Dogs will be dogs! Temptations are always out there. Set your dogs up for success by proving them with the opportunity to make the right choice in situations they can handle. Help them with incompatible behaviors (they can't jump on a guest if also in a sit/stay), and give them frequent breaks. The more they can practice willpower over impulses without depletion, the more second nature self control will become.


A Word on Rewards

When a 12 year old is playing soccer and scores the winning goal - she’s not looking for mom to hug her in congratulations. A big kiss on the cheek from mom in front of everyone would be met with pulling away and a “Moooomm, you’re embarrassing me!” What would be reinforcing could be a high five, a Gatorade, or just a cheer.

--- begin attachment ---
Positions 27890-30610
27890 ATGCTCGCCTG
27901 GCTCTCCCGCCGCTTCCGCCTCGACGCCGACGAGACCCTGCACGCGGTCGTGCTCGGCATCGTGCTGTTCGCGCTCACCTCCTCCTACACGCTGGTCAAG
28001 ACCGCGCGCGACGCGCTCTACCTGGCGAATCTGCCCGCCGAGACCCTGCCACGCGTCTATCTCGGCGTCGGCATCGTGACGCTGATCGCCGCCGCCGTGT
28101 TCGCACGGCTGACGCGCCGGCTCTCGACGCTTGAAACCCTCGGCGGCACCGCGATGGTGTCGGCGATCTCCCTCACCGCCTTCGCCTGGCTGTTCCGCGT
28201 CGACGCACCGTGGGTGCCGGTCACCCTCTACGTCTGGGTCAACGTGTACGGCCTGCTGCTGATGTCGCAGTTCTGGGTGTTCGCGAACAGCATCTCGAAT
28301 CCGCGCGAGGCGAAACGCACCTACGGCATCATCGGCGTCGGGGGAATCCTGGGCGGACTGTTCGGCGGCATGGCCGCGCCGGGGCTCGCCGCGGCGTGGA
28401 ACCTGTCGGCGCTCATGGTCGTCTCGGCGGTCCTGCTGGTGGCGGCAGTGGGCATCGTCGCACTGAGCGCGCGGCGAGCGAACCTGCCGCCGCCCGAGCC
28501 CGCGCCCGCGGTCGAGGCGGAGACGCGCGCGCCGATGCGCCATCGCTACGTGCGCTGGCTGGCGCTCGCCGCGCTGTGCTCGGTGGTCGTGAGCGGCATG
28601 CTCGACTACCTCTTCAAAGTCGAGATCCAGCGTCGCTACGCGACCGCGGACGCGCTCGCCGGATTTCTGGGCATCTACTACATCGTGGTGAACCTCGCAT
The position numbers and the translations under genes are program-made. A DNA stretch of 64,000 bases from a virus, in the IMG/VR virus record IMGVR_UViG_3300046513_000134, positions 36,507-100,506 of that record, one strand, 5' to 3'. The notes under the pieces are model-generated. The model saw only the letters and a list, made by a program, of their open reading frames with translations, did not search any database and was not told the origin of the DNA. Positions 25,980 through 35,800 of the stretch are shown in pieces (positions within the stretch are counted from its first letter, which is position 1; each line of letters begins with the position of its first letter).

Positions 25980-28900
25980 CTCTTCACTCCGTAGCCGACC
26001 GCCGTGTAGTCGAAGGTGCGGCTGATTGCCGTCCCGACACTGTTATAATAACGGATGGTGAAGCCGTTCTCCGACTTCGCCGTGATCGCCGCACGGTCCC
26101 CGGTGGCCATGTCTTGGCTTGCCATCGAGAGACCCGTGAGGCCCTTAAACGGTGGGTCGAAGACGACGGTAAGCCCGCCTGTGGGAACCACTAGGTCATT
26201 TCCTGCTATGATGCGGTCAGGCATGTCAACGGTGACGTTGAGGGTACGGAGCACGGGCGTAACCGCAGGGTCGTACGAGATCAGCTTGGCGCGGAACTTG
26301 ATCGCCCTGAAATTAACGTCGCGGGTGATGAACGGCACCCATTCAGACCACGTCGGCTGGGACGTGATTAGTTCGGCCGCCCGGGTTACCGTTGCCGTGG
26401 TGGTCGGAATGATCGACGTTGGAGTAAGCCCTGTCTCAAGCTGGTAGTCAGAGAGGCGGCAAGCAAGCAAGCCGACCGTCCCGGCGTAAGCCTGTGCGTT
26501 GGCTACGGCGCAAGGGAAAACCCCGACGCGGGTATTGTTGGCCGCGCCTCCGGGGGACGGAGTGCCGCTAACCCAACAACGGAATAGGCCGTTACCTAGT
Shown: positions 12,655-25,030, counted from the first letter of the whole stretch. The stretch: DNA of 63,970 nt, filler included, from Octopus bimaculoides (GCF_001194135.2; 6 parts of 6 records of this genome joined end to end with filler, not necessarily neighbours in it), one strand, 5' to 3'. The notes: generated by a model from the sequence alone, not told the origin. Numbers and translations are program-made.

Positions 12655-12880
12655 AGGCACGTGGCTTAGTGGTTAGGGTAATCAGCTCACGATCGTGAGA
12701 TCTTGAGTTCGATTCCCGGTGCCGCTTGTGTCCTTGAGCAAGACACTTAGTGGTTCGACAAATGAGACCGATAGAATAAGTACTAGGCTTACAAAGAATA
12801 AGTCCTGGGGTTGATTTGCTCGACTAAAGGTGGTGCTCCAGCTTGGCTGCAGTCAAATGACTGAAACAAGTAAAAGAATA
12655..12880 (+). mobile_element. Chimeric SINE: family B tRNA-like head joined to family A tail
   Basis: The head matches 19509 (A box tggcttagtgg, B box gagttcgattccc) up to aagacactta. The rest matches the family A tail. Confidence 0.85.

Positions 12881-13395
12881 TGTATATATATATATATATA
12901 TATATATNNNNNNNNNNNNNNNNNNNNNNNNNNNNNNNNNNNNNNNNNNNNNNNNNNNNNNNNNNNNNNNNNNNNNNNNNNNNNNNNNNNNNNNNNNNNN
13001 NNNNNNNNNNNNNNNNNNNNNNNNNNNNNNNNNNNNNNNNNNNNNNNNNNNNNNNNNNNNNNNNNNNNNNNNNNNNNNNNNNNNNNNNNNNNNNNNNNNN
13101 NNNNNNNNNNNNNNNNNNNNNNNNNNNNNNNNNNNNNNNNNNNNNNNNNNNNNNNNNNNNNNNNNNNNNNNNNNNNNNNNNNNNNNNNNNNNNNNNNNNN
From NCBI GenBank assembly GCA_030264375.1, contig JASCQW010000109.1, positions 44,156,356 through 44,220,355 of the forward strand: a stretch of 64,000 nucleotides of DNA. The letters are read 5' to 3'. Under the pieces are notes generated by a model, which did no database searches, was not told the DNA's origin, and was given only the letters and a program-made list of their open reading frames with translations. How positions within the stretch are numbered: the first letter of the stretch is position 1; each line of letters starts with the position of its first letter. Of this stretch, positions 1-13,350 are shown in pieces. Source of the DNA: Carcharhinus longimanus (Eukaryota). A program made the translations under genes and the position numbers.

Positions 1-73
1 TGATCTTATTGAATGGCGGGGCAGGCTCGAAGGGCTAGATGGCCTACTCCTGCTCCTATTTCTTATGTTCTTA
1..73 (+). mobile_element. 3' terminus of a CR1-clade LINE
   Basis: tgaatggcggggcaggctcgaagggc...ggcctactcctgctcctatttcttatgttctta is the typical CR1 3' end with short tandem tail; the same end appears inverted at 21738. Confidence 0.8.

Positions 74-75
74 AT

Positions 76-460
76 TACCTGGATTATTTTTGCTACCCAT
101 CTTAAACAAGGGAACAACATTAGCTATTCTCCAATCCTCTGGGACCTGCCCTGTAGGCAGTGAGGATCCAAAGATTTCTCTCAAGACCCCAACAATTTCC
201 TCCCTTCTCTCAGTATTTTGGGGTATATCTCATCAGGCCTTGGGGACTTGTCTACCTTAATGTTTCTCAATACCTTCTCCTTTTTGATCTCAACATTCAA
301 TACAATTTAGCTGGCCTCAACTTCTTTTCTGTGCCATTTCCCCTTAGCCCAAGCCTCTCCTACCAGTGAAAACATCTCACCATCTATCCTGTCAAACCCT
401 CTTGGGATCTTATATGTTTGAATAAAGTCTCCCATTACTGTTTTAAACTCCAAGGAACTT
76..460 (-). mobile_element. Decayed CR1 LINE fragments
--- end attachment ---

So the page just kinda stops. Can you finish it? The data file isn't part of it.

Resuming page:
“The actor is the only one who determines what is is reinforcing to him or her. The values of anyone else is besides the point. To insist that others act in accordance with values that represent no inherent reward to them in a subtle but very real way, denies them full self determination. I decide what is good for you. I think you ought to do what I think best. Otherwise known as coercion. We may hope and wish all we want, but our children, our dogs and our fellow citizens are all looking out for #1, as the saying goes. and Number one decides what number one wants. Not me. Not you.” Melssa Holbrook Pierson, The Secret History of Kindness, Learning from How Dogs Learn.